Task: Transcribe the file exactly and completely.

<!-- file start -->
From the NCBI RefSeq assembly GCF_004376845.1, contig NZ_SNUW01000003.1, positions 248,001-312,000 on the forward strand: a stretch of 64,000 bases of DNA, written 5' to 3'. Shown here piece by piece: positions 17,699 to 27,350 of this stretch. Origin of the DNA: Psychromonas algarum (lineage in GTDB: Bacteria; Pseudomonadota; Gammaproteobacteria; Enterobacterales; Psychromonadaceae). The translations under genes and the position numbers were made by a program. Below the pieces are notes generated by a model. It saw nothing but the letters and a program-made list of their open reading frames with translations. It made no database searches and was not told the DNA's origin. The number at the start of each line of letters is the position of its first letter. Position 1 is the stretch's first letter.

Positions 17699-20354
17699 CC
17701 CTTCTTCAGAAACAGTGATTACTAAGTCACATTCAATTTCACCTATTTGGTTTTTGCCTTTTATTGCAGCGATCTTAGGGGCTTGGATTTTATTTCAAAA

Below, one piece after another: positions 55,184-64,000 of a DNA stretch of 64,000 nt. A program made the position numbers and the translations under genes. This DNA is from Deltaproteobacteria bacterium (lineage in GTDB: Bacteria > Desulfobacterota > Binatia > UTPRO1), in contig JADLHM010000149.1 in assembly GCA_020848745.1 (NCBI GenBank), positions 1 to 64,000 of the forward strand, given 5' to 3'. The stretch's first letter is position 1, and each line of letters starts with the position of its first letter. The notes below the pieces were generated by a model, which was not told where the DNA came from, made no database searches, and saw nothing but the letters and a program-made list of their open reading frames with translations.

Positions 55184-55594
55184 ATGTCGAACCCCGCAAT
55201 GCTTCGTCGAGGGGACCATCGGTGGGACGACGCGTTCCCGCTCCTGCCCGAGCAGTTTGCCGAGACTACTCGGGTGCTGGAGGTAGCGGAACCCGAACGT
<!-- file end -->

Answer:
From the NCBI RefSeq assembly GCF_004376845.1, contig NZ_SNUW01000003.1, positions 248,001-312,000 on the forward strand: a stretch of 64,000 bases of DNA, written 5' to 3'. Shown here piece by piece: positions 17,699 to 27,350 of this stretch. Origin of the DNA: Psychromonas algarum (lineage in GTDB: Bacteria; Pseudomonadota; Gammaproteobacteria; Enterobacterales; Psychromonadaceae). The translations under genes and the position numbers were made by a program. Below the pieces are notes generated by a model. It saw nothing but the letters and a program-made list of their open reading frames with translations. It made no database searches and was not told the DNA's origin. The number at the start of each line of letters is the position of its first letter. Position 1 is the stretch's first letter.

Positions 17699-20354
17699 CC
17701 CTTCTTCAGAAACAGTGATTACTAAGTCACATTCAATTTCACCTATTTGGTTTTTGCCTTTTATTGCAGCGATCTTAGGGGCTTGGATTTTATTTCAAAA

Below, one piece after another: positions 55,184-64,000 of a DNA stretch of 64,000 nt. A program made the position numbers and the translations under genes. This DNA is from Deltaproteobacteria bacterium (lineage in GTDB: Bacteria > Desulfobacterota > Binatia > UTPRO1), in contig JADLHM010000149.1 in assembly GCA_020848745.1 (NCBI GenBank), positions 1 to 64,000 of the forward strand, given 5' to 3'. The stretch's first letter is position 1, and each line of letters starts with the position of its first letter. The notes below the pieces were generated by a model, which was not told where the DNA came from, made no database searches, and saw nothing but the letters and a program-made list of their open reading frames with translations.

Positions 55184-55594
55184 ATGTCGAACCCCGCAAT
55201 GCTTCGTCGAGGGGACCATCGGTGGGACGACGCGTTCCCGCTCCTGCCCGAGCAGTTTGCCGAGACTACTCGGGTGCTGGAGGTAGCGGAACCCGAACGT